Perhaps you begin by just believing in yourself. Even though you may feel empty you have something to give. Even if your emotions are right there on the surface, it’s ok. Even if you are trying to immerse yourself in your life to avoid your own pain, surrender. Join hands with your fellow mourner and let yourself feel.
When you mourn with someone who shares your loss you are not there to fix anything. You can’t cheer up a mourner, you can’t absorb or eliminate their pain. You needn’t hide your own pain, there is no need to put on clown face. When you are invited to share time with your grieving friend or relative just slow down, lean in, measure your words, use the name of the person who died, and listen. Hear what they are missing and feeling about the person you both loved. Share what you loved and miss about your person. Cry together. Acknowledging the pain is comforting. It’s enough.
People travel through life finding their way. It’s a bit like we are writing a script for our life or a book about the life we anticipate. In most cases the narrative is not reality. Often, we go to college to be one thing and end up being another. We marry the boy or girl of our dreams and then we find out what we dreamed wasn’t reality. We have children and we find out real flesh and blood children are not necessarily what we put in our script. Our script doesn’t include the challenges we face in real life. But the challenges come, and we are resilient. We do our best. Sometimes our best is excellent and sometimes it’s just passable. We get hurt and we survive and are happy and then the cycle happens again.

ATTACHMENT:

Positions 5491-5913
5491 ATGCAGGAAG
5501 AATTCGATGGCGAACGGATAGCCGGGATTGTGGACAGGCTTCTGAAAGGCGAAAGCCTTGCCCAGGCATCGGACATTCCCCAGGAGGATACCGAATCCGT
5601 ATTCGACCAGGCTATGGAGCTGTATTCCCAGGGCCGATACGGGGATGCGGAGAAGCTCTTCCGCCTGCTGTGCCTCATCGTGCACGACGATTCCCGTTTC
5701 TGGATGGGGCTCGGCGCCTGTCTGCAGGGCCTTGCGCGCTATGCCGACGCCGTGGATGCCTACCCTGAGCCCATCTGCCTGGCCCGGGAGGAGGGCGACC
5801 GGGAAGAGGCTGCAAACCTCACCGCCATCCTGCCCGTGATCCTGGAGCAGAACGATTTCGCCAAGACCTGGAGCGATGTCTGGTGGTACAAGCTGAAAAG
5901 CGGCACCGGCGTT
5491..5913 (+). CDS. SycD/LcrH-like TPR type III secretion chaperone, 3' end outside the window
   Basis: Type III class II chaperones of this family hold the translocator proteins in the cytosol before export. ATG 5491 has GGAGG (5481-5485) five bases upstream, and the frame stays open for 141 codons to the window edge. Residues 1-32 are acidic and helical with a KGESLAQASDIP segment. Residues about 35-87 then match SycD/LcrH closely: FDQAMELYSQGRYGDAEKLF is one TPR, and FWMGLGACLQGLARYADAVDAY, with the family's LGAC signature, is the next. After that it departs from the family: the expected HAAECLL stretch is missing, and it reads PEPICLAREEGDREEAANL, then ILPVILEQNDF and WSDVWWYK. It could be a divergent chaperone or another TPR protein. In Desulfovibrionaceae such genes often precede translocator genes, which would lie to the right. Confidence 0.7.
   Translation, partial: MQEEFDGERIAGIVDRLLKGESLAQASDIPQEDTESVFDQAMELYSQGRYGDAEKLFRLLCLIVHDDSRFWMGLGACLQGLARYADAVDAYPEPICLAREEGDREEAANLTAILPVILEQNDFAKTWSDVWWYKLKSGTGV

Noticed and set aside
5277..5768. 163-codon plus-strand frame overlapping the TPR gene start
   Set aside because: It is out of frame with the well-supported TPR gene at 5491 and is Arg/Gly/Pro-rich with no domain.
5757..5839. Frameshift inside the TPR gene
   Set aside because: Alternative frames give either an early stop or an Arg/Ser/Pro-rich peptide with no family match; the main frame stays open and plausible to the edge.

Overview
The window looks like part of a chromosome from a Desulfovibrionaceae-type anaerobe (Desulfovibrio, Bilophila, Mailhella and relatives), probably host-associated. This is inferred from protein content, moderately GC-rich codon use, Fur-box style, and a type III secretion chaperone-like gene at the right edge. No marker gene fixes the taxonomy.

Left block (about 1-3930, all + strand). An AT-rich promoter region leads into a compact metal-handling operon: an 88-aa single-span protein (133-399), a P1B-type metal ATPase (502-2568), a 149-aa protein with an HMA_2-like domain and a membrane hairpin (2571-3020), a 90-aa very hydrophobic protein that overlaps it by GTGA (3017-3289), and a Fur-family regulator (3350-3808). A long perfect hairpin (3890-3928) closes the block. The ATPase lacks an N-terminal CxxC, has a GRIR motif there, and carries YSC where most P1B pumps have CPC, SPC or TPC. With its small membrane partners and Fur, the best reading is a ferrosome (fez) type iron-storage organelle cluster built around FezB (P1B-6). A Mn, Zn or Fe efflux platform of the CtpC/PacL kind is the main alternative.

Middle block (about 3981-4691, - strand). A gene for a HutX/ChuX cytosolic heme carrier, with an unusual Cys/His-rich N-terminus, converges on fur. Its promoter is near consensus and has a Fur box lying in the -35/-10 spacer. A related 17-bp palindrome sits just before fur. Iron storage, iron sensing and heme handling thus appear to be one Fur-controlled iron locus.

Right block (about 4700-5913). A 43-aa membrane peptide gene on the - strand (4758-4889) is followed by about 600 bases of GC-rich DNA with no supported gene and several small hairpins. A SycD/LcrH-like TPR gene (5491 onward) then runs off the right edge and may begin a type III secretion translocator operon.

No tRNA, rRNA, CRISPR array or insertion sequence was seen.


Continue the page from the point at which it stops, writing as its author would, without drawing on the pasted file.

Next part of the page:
Rarely do we include the death of a dear friend, wife, husband or child in our script. When it happens, we suffer. We mourn. We may never understand but we have survived in the past and we will again.
Perhaps in time we will add something from the person who died into our life. We will embrace something they loved and incorporate it into our story. Because they loved the sunrise, we’ll become an early riser and marvel at the dawn. Because they never knew a stranger, we’ll talk to the person who checks out our groceries. Because they taught little children to read, we’ll volunteer to read stories to little ones at the library.
Mourning takes time. It cannot be rushed. For some it takes months and for others longer. Mourning has up and downs, good days and not so good days. Mourning is a journey. It can’t be skipped. It’s personal and yet it does not need to be solitary.
Laura Jean Truman tell us …
You can’t heal people you love. You can’t make choices for them. You can promise they won’t journey alone. You can loan them your map. But the trip is theirs.